English    Español    Français

Module 3 - 07 Defining Parameters (Scope)

7.1 What is the scope of the PPP?
7.2 What key processes are involved in defining
7.3 Who is involved in defining parameters?
7.4 What are the key issues?
7.5 What are the key parameter issues for pro-poor PPPs?
Further Guidance

Key Questions:


Related Tools:

02 Strategic Planning
06 Defining Objectives
15 Regulating the PPP

PPP Development Stage – Defining Parameters (Scope)

7.5 What are the key parameter issues for pro-poor PPPs?

For some time traditional forms of PPPs have neglected to address the needs of poor communities in the service scope defined as at the outset, even though the government may have been well aware of the key issues affecting service delivery to the poor.

The poor is the most vulnerable segment of the population in terms of infrastructure reform. Of course, many poor people will benefit from a geographical expansion in service provision where the expanded coverage allows them to avoid the high costs of alternative services (having to buy water from vendors, for example). On the other hand, the proposed level of the service to be provided might appear to be unaffordable for the poor community so might not improve access in any meaningful way.

To optimise the cost-benefit ratio for the poor, clear parameters for the PPP should be defined and developed, taking account of how the scope of the PPP can affect access for the poor.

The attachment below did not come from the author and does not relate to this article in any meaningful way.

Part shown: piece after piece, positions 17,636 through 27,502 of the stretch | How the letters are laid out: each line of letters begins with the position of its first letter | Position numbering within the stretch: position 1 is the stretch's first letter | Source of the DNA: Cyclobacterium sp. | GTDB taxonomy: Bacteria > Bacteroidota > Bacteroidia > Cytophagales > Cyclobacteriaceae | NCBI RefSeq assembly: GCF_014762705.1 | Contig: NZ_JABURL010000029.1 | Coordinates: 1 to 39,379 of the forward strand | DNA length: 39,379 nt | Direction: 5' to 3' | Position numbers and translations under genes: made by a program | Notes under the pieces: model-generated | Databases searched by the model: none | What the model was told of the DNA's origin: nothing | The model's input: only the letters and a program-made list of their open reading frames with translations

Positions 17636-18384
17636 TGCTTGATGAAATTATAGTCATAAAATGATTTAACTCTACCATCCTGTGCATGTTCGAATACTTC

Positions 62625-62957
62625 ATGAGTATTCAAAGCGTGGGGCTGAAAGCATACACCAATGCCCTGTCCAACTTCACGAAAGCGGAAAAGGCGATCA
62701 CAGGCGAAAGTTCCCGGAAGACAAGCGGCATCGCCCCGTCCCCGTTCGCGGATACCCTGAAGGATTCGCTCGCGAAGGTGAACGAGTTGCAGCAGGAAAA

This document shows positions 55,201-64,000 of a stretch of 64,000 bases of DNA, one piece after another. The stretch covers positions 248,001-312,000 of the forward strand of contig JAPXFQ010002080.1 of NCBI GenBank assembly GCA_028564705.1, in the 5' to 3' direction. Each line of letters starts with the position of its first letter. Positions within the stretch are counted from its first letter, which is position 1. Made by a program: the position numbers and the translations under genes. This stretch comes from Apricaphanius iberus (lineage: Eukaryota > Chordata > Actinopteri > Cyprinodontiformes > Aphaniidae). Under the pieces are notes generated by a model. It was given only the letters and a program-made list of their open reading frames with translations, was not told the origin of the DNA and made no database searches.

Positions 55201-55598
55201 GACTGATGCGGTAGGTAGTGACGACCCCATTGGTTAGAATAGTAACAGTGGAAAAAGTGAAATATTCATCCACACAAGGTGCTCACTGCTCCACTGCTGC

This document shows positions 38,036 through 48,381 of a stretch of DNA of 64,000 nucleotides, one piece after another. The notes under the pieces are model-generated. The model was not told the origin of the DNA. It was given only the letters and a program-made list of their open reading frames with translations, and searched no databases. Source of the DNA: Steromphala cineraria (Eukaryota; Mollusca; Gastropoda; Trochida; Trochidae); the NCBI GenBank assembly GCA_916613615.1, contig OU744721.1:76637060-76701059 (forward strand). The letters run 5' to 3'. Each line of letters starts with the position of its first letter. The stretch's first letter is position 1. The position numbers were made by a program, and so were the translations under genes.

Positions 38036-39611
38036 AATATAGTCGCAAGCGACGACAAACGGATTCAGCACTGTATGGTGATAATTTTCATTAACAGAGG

The process of setting PPP parameters for poor areas will include the following factors:

  • current access of the poor to the services;
  • primary (physical, financial, social) constraints to better access;
  • the access available for the vulnerable groups of population, such as women, children, etc.;
  • the proportion of the service bill of the household income of the poor;
  • the implications of the poor services, such as queuing times, the additional burden on women, as a constraint on access to education.

In particular, the role of existing, sometimes informal, providers could be extended or complemented in terms of service expansion, instead of being substituted altogether by the private contractor. The role of existing providers will depend of the affordability of the service they provide and the standards of service that are regarded as being acceptable by the community. Here an important indicator would be the proportion of income that poor households currently spend on service charges.



  S T A R T P A G E  
  Module 1 - Before PPPs  
  01-Starting Out  
  02-Strategic Planning  
  Module 2 - Preparation Stage  
  03-Planning & Organising  
  04-Collecting Information  
  Module 3 - PPP Development Stage  
  05-Identifying Constraints  
  06-Defining Objectives  
  07-Defing Parameters (Scope)  
  08-Establishing Principles  
  09-Identifying Partners  
  10-Establishing Partnership  
  11-Selecting Options  
  12-Financing (Investment)  
  13-Financing (Cost Recovery)  
  14-Preparing Business Plans  
  15-Regulating the PPP  
  Module 4 - Implementation  
  16-Tendering & Procurement  
  17-Negotiating & Contracting  
  18-Managing PPPs  
  19-Monitoring & Evaluation  
  20-Managing Conflict  
  21-Capacity Development  
  Contact Information